How Prominent Video Game Technology is Changing Industrial Training and Manufacturing
Panigrahi explains that GridRaster’s XR equipment is currently being used in the manufacturing of airplane wings, spacecraft parts and automobile components, adding that AR and VR have emerged as a crucial part of repair maintenance for these sectors. “Having a headset that can give you instructions, workflows overlayed on top of the asset you are fixing, and working through each and every instruction has been not only a time-saver but a life-saver as well because you’re ensuring those human errors can be completely eliminated,” Panigrahi says.
Eliminating Defects with AR Technology
L3Harris Technologies implemented LightGuide AR software to ensure standardization across a variety of complex processes. Following the implementation of LightGuide on a line with 17 variants of one product, visually guided workflows helped consolidate parts, which eliminated changeover per variant and resulted in zero assembly-related defects. Since these results, L3Harris has implemented LightGuide on complex manual lines at multiple locations.
According to one Engineering Manager at the L3Harris, the system uses infrared and 3D sensing to know where an operator’s hand is within an inch in any direction. The cues highlighting what pieces go where allow operators to focus on the task at hand, not where they are in the process; further, the system will notify the operator via visual cues and messaging and stop instruction if they skip a step or reach for the wrong component.
AR in Manufacturing Industry
The manufacturing sector’s usage of augmented reality (AR) is the main topic of this blog. By superimposing digital information over the real world, augmented reality (AR) technology gives workers access to real-time information and direction. Design and prototyping, assembly and production, maintenance and repair, as well as training and teaching, are just a few of the manufacturing-related uses for augmented reality technology. AR may improve productivity, improve safety, and reduce costs in manufacturing operations, making it an attractive technology for organizations in the industry. The initial expenditure in hardware and software, as well as ongoing maintenance and updates, might make integrating AR challenging.
How Smart Glasses Helped a Manufacturer Through the Pandemic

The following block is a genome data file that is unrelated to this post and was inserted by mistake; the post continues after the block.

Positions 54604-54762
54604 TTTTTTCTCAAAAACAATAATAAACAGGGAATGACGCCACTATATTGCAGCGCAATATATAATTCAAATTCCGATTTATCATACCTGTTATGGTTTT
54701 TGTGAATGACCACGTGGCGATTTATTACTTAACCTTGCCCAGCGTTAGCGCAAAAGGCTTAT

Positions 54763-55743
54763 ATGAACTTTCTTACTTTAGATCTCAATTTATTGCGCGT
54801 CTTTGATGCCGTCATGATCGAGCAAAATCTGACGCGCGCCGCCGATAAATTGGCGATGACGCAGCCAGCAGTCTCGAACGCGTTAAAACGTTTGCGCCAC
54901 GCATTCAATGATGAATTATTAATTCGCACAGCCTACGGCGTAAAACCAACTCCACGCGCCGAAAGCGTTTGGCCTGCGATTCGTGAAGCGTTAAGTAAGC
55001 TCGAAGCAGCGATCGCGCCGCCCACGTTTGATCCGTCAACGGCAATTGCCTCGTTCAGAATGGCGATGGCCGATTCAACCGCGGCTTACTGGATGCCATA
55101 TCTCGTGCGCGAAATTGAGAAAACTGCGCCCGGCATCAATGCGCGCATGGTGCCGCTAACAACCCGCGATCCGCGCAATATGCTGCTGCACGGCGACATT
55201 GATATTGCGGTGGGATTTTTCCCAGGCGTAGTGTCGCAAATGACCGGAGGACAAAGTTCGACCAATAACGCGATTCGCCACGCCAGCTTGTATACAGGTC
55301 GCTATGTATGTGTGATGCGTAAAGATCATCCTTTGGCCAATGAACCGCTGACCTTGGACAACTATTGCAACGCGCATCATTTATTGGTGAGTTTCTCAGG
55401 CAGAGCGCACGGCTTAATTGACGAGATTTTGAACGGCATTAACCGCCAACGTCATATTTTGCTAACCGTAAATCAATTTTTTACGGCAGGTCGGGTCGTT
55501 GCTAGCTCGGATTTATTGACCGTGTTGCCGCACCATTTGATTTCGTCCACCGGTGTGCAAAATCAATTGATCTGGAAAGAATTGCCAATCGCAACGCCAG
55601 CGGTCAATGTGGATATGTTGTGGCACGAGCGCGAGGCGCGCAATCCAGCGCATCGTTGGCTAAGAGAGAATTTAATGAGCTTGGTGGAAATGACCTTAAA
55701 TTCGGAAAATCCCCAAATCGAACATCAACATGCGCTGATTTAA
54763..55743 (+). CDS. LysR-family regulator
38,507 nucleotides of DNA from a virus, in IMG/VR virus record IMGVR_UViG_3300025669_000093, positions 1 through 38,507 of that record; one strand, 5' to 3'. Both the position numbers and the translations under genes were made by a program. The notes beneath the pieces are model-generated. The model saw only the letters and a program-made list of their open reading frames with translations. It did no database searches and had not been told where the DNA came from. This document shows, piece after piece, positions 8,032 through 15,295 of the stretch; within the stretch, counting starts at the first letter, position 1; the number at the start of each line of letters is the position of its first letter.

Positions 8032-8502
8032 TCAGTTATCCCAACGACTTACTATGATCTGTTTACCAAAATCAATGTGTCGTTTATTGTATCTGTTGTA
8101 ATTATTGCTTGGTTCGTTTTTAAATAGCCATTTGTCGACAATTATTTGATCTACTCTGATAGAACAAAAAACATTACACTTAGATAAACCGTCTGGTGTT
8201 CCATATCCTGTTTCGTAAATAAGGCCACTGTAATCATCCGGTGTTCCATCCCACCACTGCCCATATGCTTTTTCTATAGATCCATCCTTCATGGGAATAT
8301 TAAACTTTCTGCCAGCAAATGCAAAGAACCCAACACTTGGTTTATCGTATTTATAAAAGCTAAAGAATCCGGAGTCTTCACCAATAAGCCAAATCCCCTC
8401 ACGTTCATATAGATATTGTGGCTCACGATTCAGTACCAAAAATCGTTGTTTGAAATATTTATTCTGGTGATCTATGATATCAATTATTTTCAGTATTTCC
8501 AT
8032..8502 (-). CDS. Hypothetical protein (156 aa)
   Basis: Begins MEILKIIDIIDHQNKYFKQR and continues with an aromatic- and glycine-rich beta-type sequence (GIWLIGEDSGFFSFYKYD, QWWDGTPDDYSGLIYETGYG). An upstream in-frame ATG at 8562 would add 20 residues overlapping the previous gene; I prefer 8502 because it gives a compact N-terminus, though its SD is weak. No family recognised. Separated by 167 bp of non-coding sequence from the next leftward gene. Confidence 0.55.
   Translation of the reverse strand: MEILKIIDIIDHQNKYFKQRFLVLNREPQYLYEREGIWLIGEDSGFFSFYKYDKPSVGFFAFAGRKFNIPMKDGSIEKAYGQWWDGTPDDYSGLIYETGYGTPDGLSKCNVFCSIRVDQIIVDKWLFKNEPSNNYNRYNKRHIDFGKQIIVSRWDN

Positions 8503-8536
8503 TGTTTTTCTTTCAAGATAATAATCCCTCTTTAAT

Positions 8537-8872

How does an expert in one facility guide an engineer halfway across the country through implementing a new technology? Food and beverage packaging manufacturer Crown Holdings found an innovative answer during the pandemic, when its employees couldn’t travel freely: it equipped them with smart glasses.
“When the pandemic started, we were trying to coordinate commissioning activities through email and WhatsApp messaging,” said Crown Holdings Project Industrial Engineer Leon Azzi. “Tasks that normally took two to three days were taking weeks.” But with the glasses, “[The workers] could share with each other the PLC (programmable logic controllers) electrical diagrams and pictures using the glasses viewer, and the remote experts could point them to areas to focus on in real time,” said Crown Holdings Digital Optimization Team Head Alberto Rodriguez.
Reality Show: X-ray Vision Can See Through Metal
A typical aircraft maintenance inspection involves maintenance technicians and engineers walking around an aircraft recording new defects and damage with a pencil in a notebook. Locations are often described in language like ‘3 inches from the left side of the window.’ The inspection can often take hours or days. But what if you could hold a digital device and see locations of all previous damage and repairs highlighted in 3D?
Young Guns shoot for AI automated shipping container
“There is a significant drive from leading retailers internationally to innovate within their supply chain transformation strategies – predictability, visibility, and productivity will be a key component in these transformations, and we believe our shipping container innovation will create opportunities for this to occur at the container face that are not currently availability in the industry.”